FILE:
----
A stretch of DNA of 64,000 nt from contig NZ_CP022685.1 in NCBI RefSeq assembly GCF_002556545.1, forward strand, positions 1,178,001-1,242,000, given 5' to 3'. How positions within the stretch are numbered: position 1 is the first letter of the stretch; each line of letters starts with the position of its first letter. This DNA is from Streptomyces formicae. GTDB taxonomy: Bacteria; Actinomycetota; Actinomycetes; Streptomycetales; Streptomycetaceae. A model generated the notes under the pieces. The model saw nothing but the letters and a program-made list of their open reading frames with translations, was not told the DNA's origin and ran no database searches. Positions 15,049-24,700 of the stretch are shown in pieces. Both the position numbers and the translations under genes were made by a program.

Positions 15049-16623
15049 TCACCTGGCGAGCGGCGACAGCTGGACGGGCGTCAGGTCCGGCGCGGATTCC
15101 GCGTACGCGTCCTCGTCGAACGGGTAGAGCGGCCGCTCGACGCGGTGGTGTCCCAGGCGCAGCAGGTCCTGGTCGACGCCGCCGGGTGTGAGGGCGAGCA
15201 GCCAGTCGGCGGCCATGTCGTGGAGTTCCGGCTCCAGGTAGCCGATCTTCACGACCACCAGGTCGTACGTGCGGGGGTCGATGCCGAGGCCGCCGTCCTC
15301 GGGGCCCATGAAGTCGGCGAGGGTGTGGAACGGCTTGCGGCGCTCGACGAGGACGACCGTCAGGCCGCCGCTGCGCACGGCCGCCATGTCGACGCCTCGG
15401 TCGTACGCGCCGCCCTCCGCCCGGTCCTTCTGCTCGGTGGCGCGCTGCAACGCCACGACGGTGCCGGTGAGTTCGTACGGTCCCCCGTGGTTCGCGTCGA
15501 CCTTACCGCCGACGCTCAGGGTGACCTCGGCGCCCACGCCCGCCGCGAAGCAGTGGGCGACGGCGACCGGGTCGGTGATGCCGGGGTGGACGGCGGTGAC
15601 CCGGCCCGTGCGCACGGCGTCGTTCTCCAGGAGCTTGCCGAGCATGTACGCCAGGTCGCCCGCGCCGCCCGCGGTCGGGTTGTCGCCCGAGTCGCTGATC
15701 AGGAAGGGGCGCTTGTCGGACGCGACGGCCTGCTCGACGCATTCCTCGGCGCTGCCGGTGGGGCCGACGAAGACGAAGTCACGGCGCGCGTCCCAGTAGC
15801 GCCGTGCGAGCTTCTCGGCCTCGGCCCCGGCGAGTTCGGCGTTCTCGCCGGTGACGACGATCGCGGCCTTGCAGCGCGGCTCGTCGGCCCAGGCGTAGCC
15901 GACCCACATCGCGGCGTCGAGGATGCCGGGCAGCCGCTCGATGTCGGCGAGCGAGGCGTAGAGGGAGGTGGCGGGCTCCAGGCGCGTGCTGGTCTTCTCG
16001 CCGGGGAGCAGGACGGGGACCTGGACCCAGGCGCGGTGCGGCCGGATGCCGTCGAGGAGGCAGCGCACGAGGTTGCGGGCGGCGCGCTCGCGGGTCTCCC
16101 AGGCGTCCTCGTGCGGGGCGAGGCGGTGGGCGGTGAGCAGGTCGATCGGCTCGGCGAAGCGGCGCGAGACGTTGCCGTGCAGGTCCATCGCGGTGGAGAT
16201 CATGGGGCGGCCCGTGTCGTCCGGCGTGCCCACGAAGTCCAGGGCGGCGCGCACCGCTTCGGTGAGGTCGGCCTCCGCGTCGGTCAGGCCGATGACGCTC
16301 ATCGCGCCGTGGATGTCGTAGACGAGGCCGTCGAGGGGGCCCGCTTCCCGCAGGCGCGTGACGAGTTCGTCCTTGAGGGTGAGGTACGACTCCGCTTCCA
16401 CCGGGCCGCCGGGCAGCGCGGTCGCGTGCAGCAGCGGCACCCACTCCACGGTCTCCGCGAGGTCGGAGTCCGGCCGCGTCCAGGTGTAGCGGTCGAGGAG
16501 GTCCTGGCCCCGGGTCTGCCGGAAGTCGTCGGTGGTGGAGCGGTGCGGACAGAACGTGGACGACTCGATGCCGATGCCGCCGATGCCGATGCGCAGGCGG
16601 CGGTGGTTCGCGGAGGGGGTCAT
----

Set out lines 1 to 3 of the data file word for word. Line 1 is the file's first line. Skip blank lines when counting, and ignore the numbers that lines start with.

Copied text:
A stretch of DNA of 64,000 nt from contig NZ_CP022685.1 in NCBI RefSeq assembly GCF_002556545.1, forward strand, positions 1,178,001-1,242,000, given 5' to 3'. How positions within the stretch are numbered: position 1 is the first letter of the stretch; each line of letters starts with the position of its first letter. This DNA is from Streptomyces formicae. GTDB taxonomy: Bacteria; Actinomycetota; Actinomycetes; Streptomycetales; Streptomycetaceae. A model generated the notes under the pieces. The model saw nothing but the letters and a program-made list of their open reading frames with translations, was not told the DNA's origin and ran no database searches. Positions 15,049-24,700 of the stretch are shown in pieces. Both the position numbers and the translations under genes were made by a program.

Positions 15049-16623
15049 TCACCTGGCGAGCGGCGACAGCTGGACGGGCGTCAGGTCCGGCGCGGATTCC